The curved shape allows the lens to capture a wide view of the scene. But the curve also means the objects at the edge of the image are a different distance from the lens than those at the center. That difference means the objects at the edge of the frame aren’t enlarged as much as the objects in the center. Magnify a line at the edges and not in the center, and that line appears to curve at the edges.

The type of distortion caused by that extreme curve of a wide-angle lens is called barrel distortion. With this distortion, straight lines will remain straight towards the center but curve out at the edges of the image. This gives lines a circular, barrel-like shape.

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Telephoto lenses have the opposite problem, referred to as pincushion distortion. The magnification of the lens is greatest at the center, so the edges of the photo can appear to bend in, rather than out.

Chromatic Aberration

Chromatic aberration (actually transverse chromatic aberration) leads to coloured fringes in images (especially at the corners and edges of the image) and lowered overall sharpness. Apochromatic or "APO" lenses use special glasses to minimise chromatic aberration.

You might think that if aberrations are reduced as you stop down the image would get sharper and sharper as the aperture got smaller and smaller. But you'd be wrong.

In theory, with enough effort and expense, all these aberrations could be eliminated, or at least reduced to a point at which their effect would be very small. However, there is another limit on image quality (sharpness) which cannot be beaten even with the best possible optics and that is Diffraction.

Diffraction is the spreading out of light when it passes through an aperture (such as a lens). The smaller the aperture, the more diffraction and the lower the sharpness of the image. There is no way around this. Diffraction reduces image sharpness and as you stop down more and more, diffraction effects get larger and larger. Without getting technical, diffraction is the spreading out of a light beam when its "squeezed" though a small aperture. The smaller the aperture the more the light spreads out. One analogy is that of a garden hose. When the end is open water flows out in a narrow stream, but if you squeeze the end to form a small opening, the water fans out. The two phenomena aren't really related (different mechanisms apply), but the analogy helps to "get the picture" of what's happening.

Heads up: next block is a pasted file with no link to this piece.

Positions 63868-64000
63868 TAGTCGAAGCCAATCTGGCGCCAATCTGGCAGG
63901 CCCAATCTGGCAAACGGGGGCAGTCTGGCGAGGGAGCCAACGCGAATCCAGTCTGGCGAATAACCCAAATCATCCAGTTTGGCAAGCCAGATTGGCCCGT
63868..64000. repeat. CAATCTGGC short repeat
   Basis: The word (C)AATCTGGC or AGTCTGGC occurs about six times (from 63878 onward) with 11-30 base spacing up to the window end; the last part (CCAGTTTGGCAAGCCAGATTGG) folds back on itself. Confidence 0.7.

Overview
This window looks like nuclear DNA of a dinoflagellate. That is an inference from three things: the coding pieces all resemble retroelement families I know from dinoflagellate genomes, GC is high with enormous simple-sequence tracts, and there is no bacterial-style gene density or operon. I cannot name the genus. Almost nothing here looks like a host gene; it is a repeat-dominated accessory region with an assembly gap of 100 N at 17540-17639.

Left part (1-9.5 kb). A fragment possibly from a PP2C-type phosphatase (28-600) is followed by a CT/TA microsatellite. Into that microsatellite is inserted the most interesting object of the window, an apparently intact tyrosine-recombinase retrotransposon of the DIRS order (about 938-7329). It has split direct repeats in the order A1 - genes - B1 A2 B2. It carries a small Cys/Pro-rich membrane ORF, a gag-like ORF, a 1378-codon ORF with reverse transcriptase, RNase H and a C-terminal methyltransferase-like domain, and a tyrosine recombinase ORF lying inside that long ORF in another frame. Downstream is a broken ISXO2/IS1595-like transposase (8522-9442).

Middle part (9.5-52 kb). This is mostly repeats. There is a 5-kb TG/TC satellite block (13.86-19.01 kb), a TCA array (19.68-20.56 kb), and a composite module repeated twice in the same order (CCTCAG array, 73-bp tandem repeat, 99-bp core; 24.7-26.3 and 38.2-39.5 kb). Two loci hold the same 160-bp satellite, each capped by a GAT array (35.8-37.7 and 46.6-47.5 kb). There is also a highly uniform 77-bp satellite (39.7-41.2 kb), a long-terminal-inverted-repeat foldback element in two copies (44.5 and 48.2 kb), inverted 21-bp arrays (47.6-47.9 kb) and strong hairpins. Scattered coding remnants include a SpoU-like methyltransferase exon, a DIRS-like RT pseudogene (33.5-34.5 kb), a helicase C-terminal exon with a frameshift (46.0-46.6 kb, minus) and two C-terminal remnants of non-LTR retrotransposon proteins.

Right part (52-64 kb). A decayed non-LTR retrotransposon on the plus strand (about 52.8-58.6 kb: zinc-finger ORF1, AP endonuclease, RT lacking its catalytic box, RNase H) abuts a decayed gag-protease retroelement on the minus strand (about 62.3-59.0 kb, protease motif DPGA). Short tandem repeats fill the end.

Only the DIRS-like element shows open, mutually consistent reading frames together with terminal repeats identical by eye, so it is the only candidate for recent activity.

Stopping down a lens greatly reduces spherical aberration and coma. But it has a small effect on the effects of astigmatism and field curvature, little or no effect on chromatic aberration and no effect on distortion. On the other hand, stopping down increases diffraction.

Therefore there is some optimum aperture for each lens, where the best balance between aberrations and diffraction is reached. Usually this will be around f5.6 for good, fast, prime lenses and between f8 and f11 for "consumer" grade zooms. A reasonable "rule of thumb" is that you need to stop a lens down about 2 stops from wide open to get maximum sharpness. There are, however, no hard and fast rules - each lens is slightly different.

While sharpness may peak (at least in the center of the image) between f4 and f8, stopping down to smaller apertures may still improve image quality in the corners of the image. That's because Coma and Astigmatism don't affect the center of the image, so the main effect of stopping down in the center of the frame is the reduction in Spherical aberration and spherical aberration goes way very quickly for a small decrease in aperture (It goes down by the square or cube of the aperture, depending on exactly how you quantify it). The effects of Coma and Astigmatism are reduced slower with decreasing aperture, so stopping down past f8 may further reduce their effects at the edges and corners of the image

There are other lens defects such as flare and vignetting. Flare results from internal reflections within the lens and causes images to be "washed out", or causes bright spots to appear when a bright light (e.g. the sun) is in the picture. Vignetting is when the lens cuts off light in the corners of the image. Both are usually improved by stopping down the lens.

See Chromatic Errors HERE

Video on Aberrations